It is a pleasure to announce our very own Cassandra Miller to have won an NSERC Postgraduate Scholarships-Doctoral (PDG D) award, to pursue her PhD studies in “Monte Carlo Simulations of SPECT Imaging in Peptide Receptor Radionuclide Therapy with Lu177 and Y90”.
We are pleased to announce being awarded an NSERC Discovery Grant. Our proposal (funded for 5 years; $250,000) is entitled, “Quantitative Oncological PET Image Generation and Analysis”. Our aims are to explore: (i) novel data acquisition methods in PET imaging, (ii) advanced 3D and 4D image reconstruction methods for improved image quality and/or dose reduction, integrating advanced models, dynamic as well as motion information; and (iii) advanced radiomics / AI-based image processing towards improved clinical task performance. The grant, aside from its scientific dimensions, emphasizes high-quality training of the next generation of scientist and experts, which is a very important mission of our team.
We are pleased to announce being awarded a CIHR project grant. Our proposal (funded for 4 years; $631,124) is entitled, “Quantitative PSMA Targeted Imaging of Prostate Cancer Patients”. We aim to improve assessment of disease for prostate cancer patients in the context of our ongoing clinical trials involving prostate-specific membrane antigen (PSMA) radioligand therapy (also known as radiopharmaceutical therapy). We will pursue advanced PSMA PET data acquisition (particularly dynamic whole-body imaging), as well as improved image reconstruction and enhancement. Our efforts will also involve automated deep-learning based segmentation of PET images, as well as predictive modeling of prostate cancer using radiomics and machine learning methods.
Congratulations to Saeed Ashrafinia who has been awarded the 2018 Society of Nuclear Medicine and Molecular Imaging (SNMMI) Bradley-Alavi Student Fellowship!
Saeed, an Electrical & Computer Engineering PhD candidate in the lab, is actively pursuing research in quantitative PET and SPECT imaging. The awarded fellowship, entitled, “Radiomics Analysis of Clinical Myocardial Perfusion SPECT Images to Identify Subclinical Coronary Artery Disease” proposes to translate radiomics analyses (which has been largely absent in SPECT) to the domain of clinical cardiac imaging.
Bradley-Alavi Fellows are named in honor of the late Stanley E. Bradley, Professor of Medicine at Columbia University College of Physicians and Surgeons and a prominent researcher in the fields of renal physiology and liver disease, and Abass Alavi, M.D., Professor and Director of Research Education at the Department of Radiology at the University of Pennsylvania.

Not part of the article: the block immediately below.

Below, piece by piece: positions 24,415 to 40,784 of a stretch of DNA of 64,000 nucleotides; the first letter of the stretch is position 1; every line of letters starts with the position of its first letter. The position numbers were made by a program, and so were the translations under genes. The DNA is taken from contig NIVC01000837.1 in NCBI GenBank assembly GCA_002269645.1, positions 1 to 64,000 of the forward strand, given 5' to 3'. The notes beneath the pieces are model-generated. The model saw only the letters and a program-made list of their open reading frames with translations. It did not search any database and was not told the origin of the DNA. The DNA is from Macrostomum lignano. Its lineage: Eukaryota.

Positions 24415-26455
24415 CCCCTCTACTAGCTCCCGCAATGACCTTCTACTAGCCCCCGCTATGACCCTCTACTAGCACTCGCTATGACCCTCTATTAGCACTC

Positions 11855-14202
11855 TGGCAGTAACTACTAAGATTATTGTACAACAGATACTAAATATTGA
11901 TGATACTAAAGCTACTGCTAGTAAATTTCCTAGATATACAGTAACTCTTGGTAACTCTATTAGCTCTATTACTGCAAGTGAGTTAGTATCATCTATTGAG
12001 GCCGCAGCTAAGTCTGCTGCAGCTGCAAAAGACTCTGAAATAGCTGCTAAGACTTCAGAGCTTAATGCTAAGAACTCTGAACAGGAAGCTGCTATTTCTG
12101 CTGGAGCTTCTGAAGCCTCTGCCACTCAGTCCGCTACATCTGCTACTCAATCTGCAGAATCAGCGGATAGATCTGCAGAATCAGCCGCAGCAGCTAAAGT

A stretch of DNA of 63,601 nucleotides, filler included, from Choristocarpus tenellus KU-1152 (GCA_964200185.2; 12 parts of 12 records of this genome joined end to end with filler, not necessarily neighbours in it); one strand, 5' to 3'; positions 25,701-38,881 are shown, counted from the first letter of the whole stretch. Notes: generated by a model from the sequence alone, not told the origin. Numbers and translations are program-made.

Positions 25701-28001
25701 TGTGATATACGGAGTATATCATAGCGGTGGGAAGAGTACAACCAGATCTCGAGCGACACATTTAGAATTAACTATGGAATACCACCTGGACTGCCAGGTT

We had a truly exciting and fruitful meeting on March 3rd for our BRAIN initiative effort. Our collaborators are converging to a couple of very promising approaches to enable transcranial, real time, in vivo imaging of brain network activity. When we first put in this grant, it had the appearance of science fiction, to improve temporal resolution in the in vivo imaging of neurotransmission from minutes in PET imaging, by ~4 orders of magnitude (!), to the scale of 10 milliseconds. But our results are very promising, and suggestive that this is indeed possible.
We are pleased to have secured funding (NIH R21) towards advanced image generation for amyloid & tau PET scans. The grant, entitled “Partial Volume Correction Methods to Improve Quantitation and Interpretation of Amyloid & Tau PET Imaging in Aging and Dementia”, seeks to develop and apply state-of-the-art image generation methods, and thoroughly assess their performance in ongoing clinical and longitudinal studies.
We are pleased to announce Saeed Ashrafinia (PhD candidate) has received the Expanding Horizons Travel Grant. Awarded by the American Association of Physicists in Medicine (AAPM), the travel grant aims to “provide an opportunity to broaden the scope of scientific meetings attended in order to introduce students and trainees to new topics which may be of relevance to medical physics research and which may subsequently be incorporated into future research in order to progress the field in new directions.”